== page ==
58 former national security leaders oppose Trump climate panel

A military police officer walks near a destroyed gate in Tyndall Air Force Base in Florida after Hurricane Michael in October 2018. Photo: Brendan Smialowski/AFP/Getty Images

Nearly 60 former national security and intelligence community officials sent a letter to the White House on Tuesday opposing the formation of a White House panel to conduct an "adversarial peer review" of climate science information. The panel would also be tasked with reviewing whether climate change really poses a national security threat, as numerous assessments have concluded.

Why it matters: The opposition from these former leaders indicates the extent to which many in the national security and intelligence community see such a panel as undermining national security. "It is dangerous to have national security analysis conform to politics," the letter states. "Our officials' job is to ensure that we are prepared for current threats and future contingencies. We cannot do that if the scientific studies that inform our threat assessments are undermined."

Details: The letter, put together by the Center for Climate and Security, includes some big names, including former Secretary of State John Kerry, former Secretary of Defense Chuck Hagel and former Commander of U.S. Forces in Afghanistan Stanley McChrystal.

  • Other signatories include the ex-commander of U.S. forces in the Pacific, a leader of the National Intelligence Council, along with a slew of former Navy and Air Force officials.
  • Numerous reports from the Pentagon and intelligence community have shown that by causing extreme weather events and raising sea levels, climate change is likely to serve as a destabilizing force in the world as well as a threat to U.S. military bases at home.
  • The Air Force experienced this firsthand when Hurricane Michael rapidly intensified to become the strongest-ever hurricane to hit the Florida Panhandle, wiping out much of Tyndall Air Force Base in the process. At the time, Tyndall was one of the military's largest bases for the F-22 Raptor fighter jet.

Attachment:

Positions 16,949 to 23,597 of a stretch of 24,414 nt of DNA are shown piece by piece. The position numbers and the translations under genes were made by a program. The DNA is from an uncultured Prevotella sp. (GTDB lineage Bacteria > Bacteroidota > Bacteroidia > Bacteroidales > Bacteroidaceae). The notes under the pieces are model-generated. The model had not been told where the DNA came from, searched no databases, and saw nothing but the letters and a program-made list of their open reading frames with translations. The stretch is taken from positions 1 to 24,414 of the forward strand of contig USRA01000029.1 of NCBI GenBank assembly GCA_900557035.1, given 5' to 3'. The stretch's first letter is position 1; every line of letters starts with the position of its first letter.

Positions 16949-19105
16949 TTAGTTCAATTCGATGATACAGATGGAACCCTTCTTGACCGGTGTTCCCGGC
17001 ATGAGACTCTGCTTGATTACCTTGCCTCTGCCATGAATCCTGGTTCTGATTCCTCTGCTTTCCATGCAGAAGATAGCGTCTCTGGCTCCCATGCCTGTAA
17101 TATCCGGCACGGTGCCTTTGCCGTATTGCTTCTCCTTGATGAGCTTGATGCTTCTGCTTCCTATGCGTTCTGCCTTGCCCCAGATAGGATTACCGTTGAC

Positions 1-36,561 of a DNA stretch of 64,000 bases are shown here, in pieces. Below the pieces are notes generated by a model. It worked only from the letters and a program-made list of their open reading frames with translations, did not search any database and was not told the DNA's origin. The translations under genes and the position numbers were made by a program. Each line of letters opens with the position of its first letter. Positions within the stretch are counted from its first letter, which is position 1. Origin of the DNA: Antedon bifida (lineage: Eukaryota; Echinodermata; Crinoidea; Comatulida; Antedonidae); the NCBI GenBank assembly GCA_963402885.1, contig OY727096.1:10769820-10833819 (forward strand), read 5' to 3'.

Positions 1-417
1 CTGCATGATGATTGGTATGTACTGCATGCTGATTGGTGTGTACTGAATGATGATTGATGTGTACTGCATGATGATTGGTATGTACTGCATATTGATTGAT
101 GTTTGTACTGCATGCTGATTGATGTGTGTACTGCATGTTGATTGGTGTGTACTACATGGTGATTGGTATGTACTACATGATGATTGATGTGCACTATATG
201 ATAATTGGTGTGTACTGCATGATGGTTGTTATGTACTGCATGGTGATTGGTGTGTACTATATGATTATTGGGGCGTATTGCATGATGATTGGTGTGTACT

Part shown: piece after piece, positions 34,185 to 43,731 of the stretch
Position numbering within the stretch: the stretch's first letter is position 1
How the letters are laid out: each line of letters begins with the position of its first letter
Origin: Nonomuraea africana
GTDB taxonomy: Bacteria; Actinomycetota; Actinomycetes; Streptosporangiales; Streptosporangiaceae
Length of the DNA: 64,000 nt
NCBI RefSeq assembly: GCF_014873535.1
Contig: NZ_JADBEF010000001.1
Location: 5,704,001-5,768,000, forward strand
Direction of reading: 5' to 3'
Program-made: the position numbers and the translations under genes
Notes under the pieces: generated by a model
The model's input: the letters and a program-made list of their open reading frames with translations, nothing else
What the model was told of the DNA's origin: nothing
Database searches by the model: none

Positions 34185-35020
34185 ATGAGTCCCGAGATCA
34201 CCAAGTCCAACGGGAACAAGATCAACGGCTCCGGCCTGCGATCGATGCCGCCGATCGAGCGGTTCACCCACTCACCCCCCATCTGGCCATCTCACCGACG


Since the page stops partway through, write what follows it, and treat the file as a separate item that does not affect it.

Go deeper: Scientists slam report of White House climate change review panel

Additional Stories

India's coronavirus cases top 6 million

A health worker checks vitals of a coronavirus patient inside the Commonwealth Games Village Covid Care Centre, in New Delhi, India, on Sunday. Photo: Sanjeev Verma/Hindustan Times via Getty Images

India's Ministry of Health confirmed the country's coronavirus case numbers surpassed 6 million on Monday after reporting 82,170 new infections in 24 hours.

Why it matters: India is the second country after the U.S. to hit 6 million cases. The South Asian country's COVID-19 tally hit 5 million on Sept. 16 and 4 million on Sept. 4. The ministry stressed that 5 million Indian residents have recovered from the virus. But AP notes, "New infections in India are currently being reported faster than anywhere else in the world."

Editor's note: This article has been updated with new details throughout.

California wine country wildfire prompts evacuations

The scene of the Glass Fire in St. Helena, in Napa County, California, on Sunday. Photo: Josh Edelson/AFP via Getty Images

Firefighters in the western U.S. were facing "critical fire weather conditions," as a rapidly spreading new wildfire in Northern California prompted fresh evacuations Sunday.

Why it matters: Wildfires have burned a record 3.6 million acres in California this year, killing 26 people and razing over 7,600 structures, per Cal Fire. Utility provider Pacific Gas & Electric cut power to 11,000 customers early Sunday and planned outages for 54,000 others later in the day because of fire risks.